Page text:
Northwestern University’s Knight Lab is a community of developers, students, designers and educators working on digital experiments designed to push journalism, and the digital humanities, into new spaces. Knight Lab allows for a collaborative environment for interdisciplinary exploration and conversation, where students and professionals can learn from one another.
The Lab is known for their development of digital, lightweight and open-source tools for showcasing humanities work, including: TimelineJS, used by more than 250,000 people to tell stories; StoryMapJS, a user friendly authoring storytelling tool; JuxtaposeJS, for comparing similar pieces of media; SoundCiteJS, a tool for adding inline audio to your storytelling project; and SceneVR, which uses innovative technology for making virtual reality-ready photos and unique 360° narratives.
Through this workshop, participants will learn more about the TimelineJS and the StoryMapJS open-source tools. These tools are compatible with Scalar, and you will learn how to use them separately, and in conjunction with Scalar. To learn more about Timeline JS and StoryMapsJS, please read below.
TimelineJS is a journalistic and digital humanities tool that helps to visualize relationships between stories, events and involving actors. The CSiW Scalar team’s use of TimelineJS showcases relevant events, including developments in international law, acvitism, and advocacy, that emerged through our research. Zhi Ming Sim, the lead for the Community Dialogues TimelineJS, developed the Timeline to present the milestones of advocacy that have been foundational to movements for justice and reparations for survivors of conjugal slavery in war. The Timeline includes the founding of CSiW, the work of Evelyn Amony and Grace Acan, and other survivors and affected communities of conjugal slavery in conflict. With TimelineJS as a means of presentation, Sim entrenches the Ododo Wa: Stories of Girls in War exhibit and its associated events into the global community and judiciary efforts towards addressing the needs of conjugal slavery survivors.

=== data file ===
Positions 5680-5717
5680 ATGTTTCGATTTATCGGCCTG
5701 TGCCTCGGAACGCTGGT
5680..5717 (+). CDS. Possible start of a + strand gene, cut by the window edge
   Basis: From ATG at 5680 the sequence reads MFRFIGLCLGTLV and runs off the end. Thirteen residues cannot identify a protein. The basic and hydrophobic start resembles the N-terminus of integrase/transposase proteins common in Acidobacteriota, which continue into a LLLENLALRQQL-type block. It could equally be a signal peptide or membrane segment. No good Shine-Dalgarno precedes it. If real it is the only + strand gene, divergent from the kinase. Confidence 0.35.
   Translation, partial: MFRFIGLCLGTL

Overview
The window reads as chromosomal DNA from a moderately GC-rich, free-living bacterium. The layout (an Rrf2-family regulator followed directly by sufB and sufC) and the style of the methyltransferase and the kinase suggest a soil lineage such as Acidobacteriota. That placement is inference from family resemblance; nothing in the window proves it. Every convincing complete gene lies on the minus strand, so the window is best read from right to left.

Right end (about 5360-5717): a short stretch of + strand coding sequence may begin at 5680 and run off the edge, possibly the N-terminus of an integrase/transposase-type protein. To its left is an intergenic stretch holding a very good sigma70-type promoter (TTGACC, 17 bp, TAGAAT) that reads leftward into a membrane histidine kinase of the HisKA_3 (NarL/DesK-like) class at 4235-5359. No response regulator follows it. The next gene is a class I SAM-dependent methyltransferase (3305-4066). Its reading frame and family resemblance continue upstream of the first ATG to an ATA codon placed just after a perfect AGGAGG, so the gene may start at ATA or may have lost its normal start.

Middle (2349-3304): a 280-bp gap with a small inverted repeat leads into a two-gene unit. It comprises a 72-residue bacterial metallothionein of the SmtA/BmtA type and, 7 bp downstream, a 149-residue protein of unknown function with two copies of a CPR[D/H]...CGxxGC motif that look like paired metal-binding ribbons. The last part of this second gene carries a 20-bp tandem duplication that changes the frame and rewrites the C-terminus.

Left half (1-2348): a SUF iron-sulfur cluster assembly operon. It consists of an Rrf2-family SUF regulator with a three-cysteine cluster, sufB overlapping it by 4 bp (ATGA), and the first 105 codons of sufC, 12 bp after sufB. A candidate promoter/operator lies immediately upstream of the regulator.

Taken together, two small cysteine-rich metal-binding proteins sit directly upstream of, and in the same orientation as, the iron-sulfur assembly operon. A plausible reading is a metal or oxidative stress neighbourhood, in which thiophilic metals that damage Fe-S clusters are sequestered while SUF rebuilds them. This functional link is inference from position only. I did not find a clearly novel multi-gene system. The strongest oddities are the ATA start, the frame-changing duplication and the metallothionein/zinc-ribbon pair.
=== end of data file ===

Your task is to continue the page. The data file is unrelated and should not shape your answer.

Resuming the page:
TimelineJS makes a flexible and complementary tool capable of hosting sources from a variety of platforms: Canva, Dropbox, Twitter, Flickr, Youtube Vimeo, Google Maps, and more – supporting Sim’s visual presentation of the CSiW Scalar Team’s documentation of the Ododo Wa Traveling Exhibit, media engagements with Acan and Amony and reflections of participants, affected communities and growing solidarities for survivors.
The StoryMapJS tool is a free, open-source tool that helps users tell stories on the web that highlight the locations of the series of events in your story. This new, but stable, tool has friendly authoring capabilities and allows users to pull in media from a variety of sources, including but not limited to: Twitter, Flickr, Youtube, Vimeo, GoogleMaps and more.
Due to its storytelling capabilities, StoryMapJS allows users to create and tell stories in different ways. By using Maps, users can add a slide for each place or location in their story, change the visual style of their map, or create a Mapbox to create their own style. Alternatively, users can use large photographs, images, works of arts, historic maps, among others (dubbed, “gigapixels” by the Lab), to facilitate the storytelling process.
From the outset, Sarah York-Bertram and CSiW project coordinator Véronique Bourget agreed a map of the traveling exhibit’s journeys would be suitable and complimentary to the traveling exhibit and its events. While reviewing Scalar platforms at the DSC with Kris Joseph and Anna St. Onge, York-Bertram spotted a StoryMapJS featured on a page about historical shipping routes. Seeing the third-party application in the platform gave York-Bertram the idea to develop a StoryMapJS to track traveling exhibit events. The platform enabled standalone development which could demonstrate the journey of the exhibit inside and outside the Scalar platform. The traveling exhibit StoryMapJS is free and simple to use. It also offered utility for visualizing the goals of the traveling exhibit in discussions with project partners.
The lightweight, interactive platform was especially useful in the Scalar team’s collaborative work with Grace Acan and Evelyn Amony, CMHR exhibit curator Isabelle Masson, and with the Refugee Law Project in Uganda. Through Zoom meetings, calls and messages on WhatsApp, and exchanges via Email, the map became an important source of discussion about the distinct lessons of each event, digital methods and storytelling, and it offered space for collaboration and critique.